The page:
The Who, When, and Where of Executive Nominations: Integrating Agency Independence and Appointee Ideology

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Authors Gary E. Hollibaugh, Lawrence S. Rothenberg
Paper Category
Paper Abstract In recent years, scholars have expended considerable efforts to understand the executive appointment process and the factors influencing the choices made by the President and the Senate. However, some factors integral to theoretical models have not been well-integrated empirically, and other relevant factors have not been incorporated much at all. Here, we focus on one determinant corresponding to the former critique — nominee ideology — and another corresponding to the latter — agency independence (e.g., the degree of ex post control by elected officials). We develop several theoretically-driven hypotheses regarding who gets nominated, as well as if and when they are eventually confirmed. Results show that nominee ideology and agency independence (as well as agency ideology) matter a great deal. We show that not only does nominee ideology factor into Presidential strategic choices and Senatorial responses, but how these dynamics play out is conditioned by the type of agency and position in question.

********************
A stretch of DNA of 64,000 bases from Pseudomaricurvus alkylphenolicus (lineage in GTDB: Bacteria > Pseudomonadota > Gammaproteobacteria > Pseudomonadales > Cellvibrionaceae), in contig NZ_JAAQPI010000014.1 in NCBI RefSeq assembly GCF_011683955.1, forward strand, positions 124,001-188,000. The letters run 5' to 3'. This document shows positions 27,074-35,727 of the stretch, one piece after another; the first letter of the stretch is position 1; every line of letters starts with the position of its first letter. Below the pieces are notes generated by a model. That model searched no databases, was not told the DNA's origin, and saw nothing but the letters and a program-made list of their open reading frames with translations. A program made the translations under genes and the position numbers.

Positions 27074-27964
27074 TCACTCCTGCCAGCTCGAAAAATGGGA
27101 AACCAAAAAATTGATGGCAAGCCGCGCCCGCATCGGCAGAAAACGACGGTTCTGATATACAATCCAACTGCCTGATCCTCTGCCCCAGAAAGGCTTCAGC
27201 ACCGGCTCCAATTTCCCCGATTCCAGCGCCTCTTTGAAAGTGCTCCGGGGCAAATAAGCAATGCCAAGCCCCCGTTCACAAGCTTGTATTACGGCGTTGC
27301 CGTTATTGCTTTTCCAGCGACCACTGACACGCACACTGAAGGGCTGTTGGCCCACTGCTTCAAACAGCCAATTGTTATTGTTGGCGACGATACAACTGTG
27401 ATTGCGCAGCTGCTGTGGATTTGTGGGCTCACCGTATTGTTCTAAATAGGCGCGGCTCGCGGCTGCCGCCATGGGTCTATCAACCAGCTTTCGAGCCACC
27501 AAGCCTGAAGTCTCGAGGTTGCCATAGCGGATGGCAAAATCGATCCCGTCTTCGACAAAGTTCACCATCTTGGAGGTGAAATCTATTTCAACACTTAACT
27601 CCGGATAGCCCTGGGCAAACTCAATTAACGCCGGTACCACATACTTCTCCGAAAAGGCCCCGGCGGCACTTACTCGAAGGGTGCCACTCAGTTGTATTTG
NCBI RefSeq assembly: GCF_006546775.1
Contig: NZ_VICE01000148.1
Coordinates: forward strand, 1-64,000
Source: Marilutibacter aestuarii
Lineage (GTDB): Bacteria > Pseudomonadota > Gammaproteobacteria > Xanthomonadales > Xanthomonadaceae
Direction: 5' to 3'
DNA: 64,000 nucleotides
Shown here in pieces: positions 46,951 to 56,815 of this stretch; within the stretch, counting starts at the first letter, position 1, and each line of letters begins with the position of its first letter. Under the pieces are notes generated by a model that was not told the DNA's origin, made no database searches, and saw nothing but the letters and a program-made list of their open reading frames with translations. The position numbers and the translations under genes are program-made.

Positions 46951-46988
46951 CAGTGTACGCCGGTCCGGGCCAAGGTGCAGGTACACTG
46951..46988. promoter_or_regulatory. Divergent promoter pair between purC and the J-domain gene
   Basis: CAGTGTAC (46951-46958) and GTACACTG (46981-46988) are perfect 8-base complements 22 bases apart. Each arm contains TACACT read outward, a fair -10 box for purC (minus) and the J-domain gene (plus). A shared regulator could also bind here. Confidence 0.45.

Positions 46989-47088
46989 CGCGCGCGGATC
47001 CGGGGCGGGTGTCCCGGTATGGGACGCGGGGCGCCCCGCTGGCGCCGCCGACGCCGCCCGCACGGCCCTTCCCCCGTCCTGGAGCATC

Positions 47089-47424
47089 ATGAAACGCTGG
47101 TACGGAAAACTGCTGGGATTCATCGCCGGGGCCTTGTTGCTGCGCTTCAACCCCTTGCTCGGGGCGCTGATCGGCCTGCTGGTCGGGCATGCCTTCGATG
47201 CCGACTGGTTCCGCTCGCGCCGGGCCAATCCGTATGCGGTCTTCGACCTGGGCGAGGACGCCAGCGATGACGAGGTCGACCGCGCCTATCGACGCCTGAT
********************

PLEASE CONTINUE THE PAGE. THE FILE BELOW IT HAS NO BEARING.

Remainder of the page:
Date of publication 2018
Code Programming Language R

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